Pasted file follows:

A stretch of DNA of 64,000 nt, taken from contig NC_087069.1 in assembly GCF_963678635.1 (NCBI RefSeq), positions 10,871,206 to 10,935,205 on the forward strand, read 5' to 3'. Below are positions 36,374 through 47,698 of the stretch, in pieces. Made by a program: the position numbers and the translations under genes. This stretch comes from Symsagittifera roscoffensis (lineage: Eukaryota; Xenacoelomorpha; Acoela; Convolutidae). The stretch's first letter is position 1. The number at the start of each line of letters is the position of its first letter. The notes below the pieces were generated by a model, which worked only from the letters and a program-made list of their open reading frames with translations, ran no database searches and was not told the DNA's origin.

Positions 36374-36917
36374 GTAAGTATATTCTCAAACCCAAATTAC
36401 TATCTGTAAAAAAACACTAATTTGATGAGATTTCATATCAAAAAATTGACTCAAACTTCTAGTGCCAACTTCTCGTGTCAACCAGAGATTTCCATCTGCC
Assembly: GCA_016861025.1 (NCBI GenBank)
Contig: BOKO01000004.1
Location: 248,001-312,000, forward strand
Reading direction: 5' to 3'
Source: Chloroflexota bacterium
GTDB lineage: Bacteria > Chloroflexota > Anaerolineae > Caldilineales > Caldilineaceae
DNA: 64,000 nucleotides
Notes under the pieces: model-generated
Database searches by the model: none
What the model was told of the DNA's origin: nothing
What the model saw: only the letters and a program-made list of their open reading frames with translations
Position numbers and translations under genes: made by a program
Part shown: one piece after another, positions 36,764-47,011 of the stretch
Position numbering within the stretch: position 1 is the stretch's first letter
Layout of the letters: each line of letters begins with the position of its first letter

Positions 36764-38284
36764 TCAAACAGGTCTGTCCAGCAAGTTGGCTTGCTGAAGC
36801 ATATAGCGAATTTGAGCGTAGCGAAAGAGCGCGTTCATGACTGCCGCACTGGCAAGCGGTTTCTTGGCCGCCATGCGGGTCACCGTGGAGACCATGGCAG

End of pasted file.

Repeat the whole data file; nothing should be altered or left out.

A stretch of DNA of 64,000 nt, taken from contig NC_087069.1 in assembly GCF_963678635.1 (NCBI RefSeq), positions 10,871,206 to 10,935,205 on the forward strand, read 5' to 3'. Below are positions 36,374 through 47,698 of the stretch, in pieces. Made by a program: the position numbers and the translations under genes. This stretch comes from Symsagittifera roscoffensis (lineage: Eukaryota; Xenacoelomorpha; Acoela; Convolutidae). The stretch's first letter is position 1. The number at the start of each line of letters is the position of its first letter. The notes below the pieces were generated by a model, which worked only from the letters and a program-made list of their open reading frames with translations, ran no database searches and was not told the DNA's origin.

Positions 36374-36917
36374 GTAAGTATATTCTCAAACCCAAATTAC
36401 TATCTGTAAAAAAACACTAATTTGATGAGATTTCATATCAAAAAATTGACTCAAACTTCTAGTGCCAACTTCTCGTGTCAACCAGAGATTTCCATCTGCC
Assembly: GCA_016861025.1 (NCBI GenBank)
Contig: BOKO01000004.1
Location: 248,001-312,000, forward strand
Reading direction: 5' to 3'
Source: Chloroflexota bacterium
GTDB lineage: Bacteria > Chloroflexota > Anaerolineae > Caldilineales > Caldilineaceae
DNA: 64,000 nucleotides
Notes under the pieces: model-generated
Database searches by the model: none
What the model was told of the DNA's origin: nothing
What the model saw: only the letters and a program-made list of their open reading frames with translations
Position numbers and translations under genes: made by a program
Part shown: one piece after another, positions 36,764-47,011 of the stretch
Position numbering within the stretch: position 1 is the stretch's first letter
Layout of the letters: each line of letters begins with the position of its first letter

Positions 36764-38284
36764 TCAAACAGGTCTGTCCAGCAAGTTGGCTTGCTGAAGC
36801 ATATAGCGAATTTGAGCGTAGCGAAAGAGCGCGTTCATGACTGCCGCACTGGCAAGCGGTTTCTTGGCCGCCATGCGGGTCACCGTGGAGACCATGGCAG